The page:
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Thread: Collecting Dimensions - Bullet Data

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  1. #1
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    Arrow Collecting Dimensions - Bullet Data

    As I got to the (current, as of 8 January 2010) end of this thread http://forum.m1911.org/showthread.php?t=77063 , I couldn't help but agree with the statement that things would be a lot easier if we had the length of the bullets available to us. I recently read a comment by someone (I don't recall which thread it was in) to the effect that he started loading to the same overall length as Winchester USA. In fact, that's exactly what I did. My first 100 rounds were loaded using once-fired Winchester brass, Winchester primers, Winchester 231 powder, and Winchester 230-grain FMJ bullets I found on a back shelf at the range store. So matching the overall length of Winchester factory ammo seemed to be a no-brainer.

    After that first 100 rounds, however, I changed over to using Berrys plated lead bullets, because they were (and are) significantly less expensive than "brand name" FMJ bullets. The bullet shape appeared the same as for the Winchester bullets, so I used the same COAL. And, as I have commented in a couple of other threads, the resultant velocities at what some books consider near-maximum charge are VERY much slower than should be expected -- like 100 f.p.s. or more slower than expected.

    One reason might be the bullet (as opposed to the cartridge) length. So, since that information is not being provided to us ...

    Why don't we compile it ourselves? If everyone would measure up the bullets they're currently loading and post the information, someone (and I guess that means me) can compile it into a table that we can run as a sticky in the "Ammo & Reloading" forum area.

    Subject to suggestions for what else you might want to see, I would think we would want the data to include

    • Manufacturer
    • Bullet name, if any (such as Remington Golden Saber, as opposed to their generic JHP bullet)
    • Bullet weight in grains
    • Bullet type (i.e. FMJ, JHP, LRN, PLRN, LSWC, etc)
    • Bullet length
    • Base diameter (typically .451" or .452" but there may be variations)


    Anything I've overlooked?

    Anyone loading lighter weights that have hollow bases should not that, because a hollow base effectively increases the case volume. I'm not sure how to treat those, other than to be sure we recognize them when they occur.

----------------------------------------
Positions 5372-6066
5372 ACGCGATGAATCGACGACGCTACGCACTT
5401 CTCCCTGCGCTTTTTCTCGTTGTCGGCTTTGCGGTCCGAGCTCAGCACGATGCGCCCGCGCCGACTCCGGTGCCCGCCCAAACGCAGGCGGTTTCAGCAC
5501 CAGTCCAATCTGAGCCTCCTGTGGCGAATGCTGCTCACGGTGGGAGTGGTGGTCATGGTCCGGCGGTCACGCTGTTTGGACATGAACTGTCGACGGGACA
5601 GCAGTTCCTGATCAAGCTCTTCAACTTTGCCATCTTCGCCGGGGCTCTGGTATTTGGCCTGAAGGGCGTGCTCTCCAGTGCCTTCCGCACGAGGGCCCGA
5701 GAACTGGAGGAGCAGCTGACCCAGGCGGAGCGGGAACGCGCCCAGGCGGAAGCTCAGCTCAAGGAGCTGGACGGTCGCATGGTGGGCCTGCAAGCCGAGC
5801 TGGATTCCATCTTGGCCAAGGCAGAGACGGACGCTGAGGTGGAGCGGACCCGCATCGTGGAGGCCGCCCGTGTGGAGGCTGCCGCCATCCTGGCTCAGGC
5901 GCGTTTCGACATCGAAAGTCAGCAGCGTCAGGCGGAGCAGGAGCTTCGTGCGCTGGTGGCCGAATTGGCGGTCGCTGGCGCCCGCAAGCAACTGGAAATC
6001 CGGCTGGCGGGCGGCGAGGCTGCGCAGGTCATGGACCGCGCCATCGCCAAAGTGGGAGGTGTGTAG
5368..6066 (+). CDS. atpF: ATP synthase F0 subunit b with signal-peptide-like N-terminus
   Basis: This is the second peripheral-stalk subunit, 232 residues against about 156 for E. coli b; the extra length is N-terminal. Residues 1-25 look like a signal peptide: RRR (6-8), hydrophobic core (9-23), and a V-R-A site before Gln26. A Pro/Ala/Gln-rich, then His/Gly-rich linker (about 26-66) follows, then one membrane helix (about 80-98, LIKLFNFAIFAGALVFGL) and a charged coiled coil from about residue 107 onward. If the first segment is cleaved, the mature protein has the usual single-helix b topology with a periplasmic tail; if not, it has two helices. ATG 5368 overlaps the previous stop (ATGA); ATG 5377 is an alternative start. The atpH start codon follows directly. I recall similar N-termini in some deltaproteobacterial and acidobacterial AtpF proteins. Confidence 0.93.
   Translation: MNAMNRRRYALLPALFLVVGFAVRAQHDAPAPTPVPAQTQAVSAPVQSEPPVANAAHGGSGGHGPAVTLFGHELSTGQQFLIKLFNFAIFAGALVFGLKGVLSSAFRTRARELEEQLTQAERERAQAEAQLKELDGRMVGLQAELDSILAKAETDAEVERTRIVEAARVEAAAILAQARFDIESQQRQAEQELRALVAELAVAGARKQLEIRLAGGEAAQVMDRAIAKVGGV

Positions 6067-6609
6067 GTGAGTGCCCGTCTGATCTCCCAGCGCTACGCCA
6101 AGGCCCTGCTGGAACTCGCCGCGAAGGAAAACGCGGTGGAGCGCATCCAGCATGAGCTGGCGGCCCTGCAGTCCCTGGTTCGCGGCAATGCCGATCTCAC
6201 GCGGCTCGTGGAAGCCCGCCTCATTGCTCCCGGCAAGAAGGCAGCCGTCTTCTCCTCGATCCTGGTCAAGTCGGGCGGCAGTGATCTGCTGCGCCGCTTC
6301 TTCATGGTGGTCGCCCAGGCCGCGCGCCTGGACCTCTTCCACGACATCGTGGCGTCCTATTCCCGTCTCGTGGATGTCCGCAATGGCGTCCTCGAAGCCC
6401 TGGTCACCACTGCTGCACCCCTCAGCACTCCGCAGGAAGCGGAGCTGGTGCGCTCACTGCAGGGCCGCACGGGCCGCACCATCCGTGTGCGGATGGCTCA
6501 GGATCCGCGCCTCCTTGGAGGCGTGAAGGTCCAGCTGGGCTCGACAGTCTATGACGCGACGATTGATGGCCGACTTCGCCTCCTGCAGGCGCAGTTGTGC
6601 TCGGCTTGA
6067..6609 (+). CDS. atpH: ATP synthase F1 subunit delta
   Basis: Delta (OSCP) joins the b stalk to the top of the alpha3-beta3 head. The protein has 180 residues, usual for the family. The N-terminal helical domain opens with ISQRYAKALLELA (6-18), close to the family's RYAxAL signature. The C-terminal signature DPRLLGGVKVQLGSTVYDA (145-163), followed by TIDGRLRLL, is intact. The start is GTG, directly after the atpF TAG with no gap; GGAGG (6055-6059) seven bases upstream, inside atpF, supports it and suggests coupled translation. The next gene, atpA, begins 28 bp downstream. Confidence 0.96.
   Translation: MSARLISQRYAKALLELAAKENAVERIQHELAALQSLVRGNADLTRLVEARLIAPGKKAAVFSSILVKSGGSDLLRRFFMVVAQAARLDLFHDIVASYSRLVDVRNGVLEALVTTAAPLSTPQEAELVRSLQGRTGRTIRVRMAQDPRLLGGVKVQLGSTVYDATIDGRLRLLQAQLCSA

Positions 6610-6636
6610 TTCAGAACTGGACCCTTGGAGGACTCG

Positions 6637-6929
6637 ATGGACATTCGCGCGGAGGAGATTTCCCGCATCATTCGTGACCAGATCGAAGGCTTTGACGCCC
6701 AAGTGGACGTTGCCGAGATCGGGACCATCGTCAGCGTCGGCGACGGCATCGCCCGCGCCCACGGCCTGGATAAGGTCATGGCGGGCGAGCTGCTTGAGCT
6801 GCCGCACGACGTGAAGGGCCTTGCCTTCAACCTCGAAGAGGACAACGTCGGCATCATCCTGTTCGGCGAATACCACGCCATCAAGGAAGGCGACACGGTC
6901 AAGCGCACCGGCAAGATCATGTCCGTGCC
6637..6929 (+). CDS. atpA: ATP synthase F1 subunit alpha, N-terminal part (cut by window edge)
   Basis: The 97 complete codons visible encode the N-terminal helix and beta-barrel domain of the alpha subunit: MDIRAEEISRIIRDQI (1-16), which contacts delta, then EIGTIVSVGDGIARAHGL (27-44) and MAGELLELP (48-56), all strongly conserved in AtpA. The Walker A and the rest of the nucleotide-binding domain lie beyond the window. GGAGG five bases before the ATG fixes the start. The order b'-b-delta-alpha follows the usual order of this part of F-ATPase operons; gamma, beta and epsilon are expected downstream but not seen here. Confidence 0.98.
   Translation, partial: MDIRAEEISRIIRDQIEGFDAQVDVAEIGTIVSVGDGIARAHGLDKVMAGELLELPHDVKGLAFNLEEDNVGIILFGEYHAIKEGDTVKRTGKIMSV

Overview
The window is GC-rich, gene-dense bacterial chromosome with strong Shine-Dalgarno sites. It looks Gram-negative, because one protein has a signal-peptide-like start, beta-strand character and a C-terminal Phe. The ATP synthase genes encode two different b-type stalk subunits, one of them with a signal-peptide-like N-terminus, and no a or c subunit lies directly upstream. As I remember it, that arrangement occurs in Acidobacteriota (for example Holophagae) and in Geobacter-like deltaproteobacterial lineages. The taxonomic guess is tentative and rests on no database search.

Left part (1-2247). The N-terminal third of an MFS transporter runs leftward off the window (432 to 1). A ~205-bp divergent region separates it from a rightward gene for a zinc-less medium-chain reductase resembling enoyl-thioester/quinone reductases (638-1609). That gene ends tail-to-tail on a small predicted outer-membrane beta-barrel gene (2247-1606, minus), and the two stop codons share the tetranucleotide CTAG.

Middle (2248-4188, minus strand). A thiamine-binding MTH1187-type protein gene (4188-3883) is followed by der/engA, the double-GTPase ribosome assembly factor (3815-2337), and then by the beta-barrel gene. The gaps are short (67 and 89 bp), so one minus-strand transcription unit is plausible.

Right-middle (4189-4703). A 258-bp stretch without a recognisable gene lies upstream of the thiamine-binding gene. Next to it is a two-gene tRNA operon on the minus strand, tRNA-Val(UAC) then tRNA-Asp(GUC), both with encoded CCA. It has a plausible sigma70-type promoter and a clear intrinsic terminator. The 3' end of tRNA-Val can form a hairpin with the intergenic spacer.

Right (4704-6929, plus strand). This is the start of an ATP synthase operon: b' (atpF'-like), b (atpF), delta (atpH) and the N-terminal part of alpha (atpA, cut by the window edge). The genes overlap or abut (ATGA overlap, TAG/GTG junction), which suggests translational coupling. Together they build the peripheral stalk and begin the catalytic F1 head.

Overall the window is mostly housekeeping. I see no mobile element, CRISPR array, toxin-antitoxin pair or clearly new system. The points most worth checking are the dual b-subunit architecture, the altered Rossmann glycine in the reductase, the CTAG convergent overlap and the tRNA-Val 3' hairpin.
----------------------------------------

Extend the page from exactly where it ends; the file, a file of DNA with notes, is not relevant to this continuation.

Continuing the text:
{EDIT}Thanks to niemi24s, we have compiled the data received as of 25 February 2011 into a spreadsheet and posted the spreadsheet to a Google Docs account, which can be viewed from the following link:
    https://spreadsheets.google.com/ccc?...FE&hl=en#gid=0

    As more data are submitted, we'll periodically update the spreadsheet so please keep those cards and letters coming in.
    Hawkmoon
    On a good day, can hit the broad side of a barn ... from the inside
    Last edited by Hawkmoon; 25th February 2011 at 12:08.


  2. #2
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    Here's my first contribution. Measurements are averaged from three (3) sample bullets, diameter measured twice (90 degrees apart) on each bullet:

    Berrys 230-grain PLRN (Plated Lead Round Nose)
    Length = 0.6340"
    Diam. = 0.4517"
    Hawkmoon
    On a good day, can hit the broad side of a barn ... from the inside
    Last edited by Hawkmoon; 8th January 2010 at 18:43.


  3. #3
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    1. Although it's clear from your example in Post #2, it might be a good idea change the third item in Post #1 to "Bullet weight in grains (nominal weight advertised by mfr - not what you weighed it to be)". That'll avoid possible confusion caused by the slight weight variation (perhaps ± 1.5%, the SAAMI standard) were somebody to provide data on a, say, Hornady 187gn JSWC - instead of a 185gn bullet.

    2. Same idea for the bullet OD: probably be best to specify the measurment technique, as you did in Post #2.

    In addition, any COAL info on the bullet from the manufacturer would be helpful, as the seating depth (SD) could be calculated from: SD = (bullet length) + (case length) - (COAL)

    However, if the manufacturer does not provide any COAL info, the COAL, seating depth and bullet exposure can only be estimated after some rather tedious measurements of the bullet - to find its nose length and body length.

    Sounds like a very worthwhile project.

    Cheers

    P.S.: How about data on bullets cast by Forum members?
    When you can measure what you are speaking about, and express it in numbers, you know something about it; but when you cannot measure it, when you cannot express it in numbers, your knowledge is of a meagre and unsatisfactory kind. [Lord Kelvin]

  4. #4
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    And after all that stuff, above, here's something useful!